Sep 18, 2023 by Arnaud Stoz | 287 views
If you have already looked at blockchain technology, you might have noticed that two different names are often opposed:
Even though those two blockchain implementations and visions rely on the same idea at the very beginning (distributed ledger and removing any central authority), they are technically very different.
The most obvious differences between these two are the following:
This blog post will focus on ethereum. If you are completely new to the blockchain world and concept, feel free to have a look at this other blog post to have a quick introduction.
From a computer science perspective, Ethereum is a deterministic state machine, consisting of a globally accessible singleton state and a virtual machine that applies changes to that state..
From a more practical perspective, Ethereum is an open-source, globally decentralized computing infrastructure that execute program called smart contracts. It relies on blockchain to synchronize, store and secure the system's state changes.
There is three big part for understanding Ethereum:
If all of this sounds a bit obscure to you, let's deep dive into how Ethereum works.
As it can be seen in the diagram above there is two main parts in a block in Ethereum:
The header contain a lot of information. We will not focus on every attributes present in the header, the interested reader can have a look at the Ethereum yellow paper .
Fields we will focus on are:
The body contains two part:
As seen in the previous section, Ethereum maintain in each block, three differents hash states:
All those state rely on a special data structure called Merkle (Patricia) tree.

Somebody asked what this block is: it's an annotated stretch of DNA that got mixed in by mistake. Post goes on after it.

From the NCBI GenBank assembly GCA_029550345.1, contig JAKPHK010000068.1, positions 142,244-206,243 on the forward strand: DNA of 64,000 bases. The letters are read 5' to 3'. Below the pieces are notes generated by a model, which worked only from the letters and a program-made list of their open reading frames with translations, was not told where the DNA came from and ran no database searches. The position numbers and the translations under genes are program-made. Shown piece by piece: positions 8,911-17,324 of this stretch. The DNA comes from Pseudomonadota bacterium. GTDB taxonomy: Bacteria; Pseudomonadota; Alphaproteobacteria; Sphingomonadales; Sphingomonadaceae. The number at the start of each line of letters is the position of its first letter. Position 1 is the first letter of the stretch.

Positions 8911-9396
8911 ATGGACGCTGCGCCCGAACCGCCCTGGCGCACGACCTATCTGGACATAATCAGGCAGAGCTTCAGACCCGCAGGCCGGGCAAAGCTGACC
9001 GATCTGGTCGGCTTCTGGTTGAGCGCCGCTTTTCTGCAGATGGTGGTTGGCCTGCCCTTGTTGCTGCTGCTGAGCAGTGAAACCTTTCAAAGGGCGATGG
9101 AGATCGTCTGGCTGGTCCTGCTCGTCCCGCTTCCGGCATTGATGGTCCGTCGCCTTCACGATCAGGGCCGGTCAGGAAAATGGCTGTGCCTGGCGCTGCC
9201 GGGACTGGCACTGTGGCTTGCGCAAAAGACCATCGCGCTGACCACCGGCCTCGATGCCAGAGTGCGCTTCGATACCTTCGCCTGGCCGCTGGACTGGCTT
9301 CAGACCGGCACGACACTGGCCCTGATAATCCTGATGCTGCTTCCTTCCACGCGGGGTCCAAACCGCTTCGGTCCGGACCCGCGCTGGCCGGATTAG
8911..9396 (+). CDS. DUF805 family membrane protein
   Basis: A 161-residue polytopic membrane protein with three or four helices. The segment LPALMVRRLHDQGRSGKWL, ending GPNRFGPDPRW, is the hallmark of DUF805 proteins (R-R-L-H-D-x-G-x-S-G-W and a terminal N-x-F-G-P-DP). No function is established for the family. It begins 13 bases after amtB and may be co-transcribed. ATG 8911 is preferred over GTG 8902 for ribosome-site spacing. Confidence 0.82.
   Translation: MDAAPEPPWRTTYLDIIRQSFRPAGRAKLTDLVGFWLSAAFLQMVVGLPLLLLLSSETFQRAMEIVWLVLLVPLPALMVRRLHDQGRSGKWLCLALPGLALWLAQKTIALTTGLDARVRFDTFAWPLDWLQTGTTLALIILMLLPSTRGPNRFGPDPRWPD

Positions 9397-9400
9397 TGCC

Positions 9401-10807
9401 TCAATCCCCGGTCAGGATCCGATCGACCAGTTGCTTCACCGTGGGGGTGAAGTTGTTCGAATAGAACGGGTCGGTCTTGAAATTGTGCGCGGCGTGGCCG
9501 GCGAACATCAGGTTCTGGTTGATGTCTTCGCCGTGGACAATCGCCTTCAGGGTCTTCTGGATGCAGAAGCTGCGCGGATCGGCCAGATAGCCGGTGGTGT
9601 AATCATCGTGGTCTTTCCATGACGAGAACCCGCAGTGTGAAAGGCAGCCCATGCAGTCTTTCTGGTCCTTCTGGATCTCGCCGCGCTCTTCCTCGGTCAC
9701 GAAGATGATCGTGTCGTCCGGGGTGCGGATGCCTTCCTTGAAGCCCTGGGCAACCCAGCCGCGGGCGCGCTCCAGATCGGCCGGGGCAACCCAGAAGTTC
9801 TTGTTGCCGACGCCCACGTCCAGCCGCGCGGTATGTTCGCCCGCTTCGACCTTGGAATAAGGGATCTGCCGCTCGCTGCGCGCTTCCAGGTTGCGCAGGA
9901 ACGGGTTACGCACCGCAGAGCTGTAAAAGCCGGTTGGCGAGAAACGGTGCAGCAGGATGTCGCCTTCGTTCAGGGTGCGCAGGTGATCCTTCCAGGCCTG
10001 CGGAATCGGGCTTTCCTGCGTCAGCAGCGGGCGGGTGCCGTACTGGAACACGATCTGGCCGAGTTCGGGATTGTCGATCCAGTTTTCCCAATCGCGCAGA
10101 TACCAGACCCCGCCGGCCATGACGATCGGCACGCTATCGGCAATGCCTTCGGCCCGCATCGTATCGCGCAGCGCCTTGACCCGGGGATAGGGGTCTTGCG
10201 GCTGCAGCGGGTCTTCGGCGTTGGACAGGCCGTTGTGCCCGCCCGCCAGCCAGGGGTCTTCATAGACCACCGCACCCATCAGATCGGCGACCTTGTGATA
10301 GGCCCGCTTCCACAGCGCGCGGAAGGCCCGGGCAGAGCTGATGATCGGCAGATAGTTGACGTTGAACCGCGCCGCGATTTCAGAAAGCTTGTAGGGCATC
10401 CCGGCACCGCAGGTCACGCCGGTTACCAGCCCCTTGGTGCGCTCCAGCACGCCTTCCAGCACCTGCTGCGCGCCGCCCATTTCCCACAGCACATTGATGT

As you have seen in the previous section, there is three hashes included in the block header (stateRoot, transactionsRoot and receiptsRoot). Actually those hash are the root node of a so called Merkle (Patricia) tree.
A Merkle tree is a specific data structure characterized by its balanced binary tree structure, where the leaf nodes contain actual data, and each higher-level node represents the hash of its two child nodes
This is a very convenient structure as if one data (leaf) changes, it will have an impact directly on the root hash. This allows to very quickly check if all the data are the same or if a change happened. This will be used later when explaining how Ethereum propagate blocks and check their validity.
Merkle trees are used for both transactions and receipts as those two are immutable and belong to only on block.
Those merkle tree are not stored on the blockchain, only their root hash are stored. All node keep a local copy of those Merkle tree and compute them locally
As said previously Ethereum, unlike Bitcoin, gives the possibility to store and execute code on the blockchain. This is what we call smart contract.
Smart contract are code written by a human in a specific language (solidity, vyper,....) compiled to be run by the Ethereum Virtual Machine (EVM). The EVM can be seen a bit like the JVM. It defines a set of opcode and specific operation to be completely agnostic of the underlying OS/Hardware, this is the runtime environment for smart contract. This allows for a high portability of smart contract.
Even if Ethereum is often referred as a world computer this term is a bit misleading. Once a compiled contract stored on the blockchain needs to be run, it is actually run by a physical node using the EVM.
Now that main characteristics of Ethereum has been explained let's see in practice how this works
The flow is as follows (see picture):
- For simplicity, only three node are shown. In practice there is 128 attestator and at least attestations from 2/3rd of attestators are required to be finalized and added to the blockchain.
- For simplicity, a transaction from human to human (Externally Owned Account (EOA) to EOA) was shown. When sending a transaction to a contract (calling the contract) the idea is more or less the same except the transaction body differ a bit and each node need to execute the contract to calculate the output.
You have now seen all major building blocks composing Ethereum. In the futur post we will focus on smart contract and more specially on smart contract security.
This blog post is licensed under CC BY-SA 4.0